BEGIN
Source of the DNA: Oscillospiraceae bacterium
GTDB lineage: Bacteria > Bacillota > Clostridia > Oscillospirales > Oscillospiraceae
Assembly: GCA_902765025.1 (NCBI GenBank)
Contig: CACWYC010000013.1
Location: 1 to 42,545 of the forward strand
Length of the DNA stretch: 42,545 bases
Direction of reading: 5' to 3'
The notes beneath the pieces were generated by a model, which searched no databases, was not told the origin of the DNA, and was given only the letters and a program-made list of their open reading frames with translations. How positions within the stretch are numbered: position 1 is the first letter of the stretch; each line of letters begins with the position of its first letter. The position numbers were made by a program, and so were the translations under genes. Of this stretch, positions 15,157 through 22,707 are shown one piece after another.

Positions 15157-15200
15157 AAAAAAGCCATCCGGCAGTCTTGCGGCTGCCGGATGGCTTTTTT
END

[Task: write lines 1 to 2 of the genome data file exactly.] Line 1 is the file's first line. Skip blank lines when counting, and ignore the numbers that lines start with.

Source of the DNA: Oscillospiraceae bacterium
GTDB lineage: Bacteria > Bacillota > Clostridia > Oscillospirales > Oscillospiraceae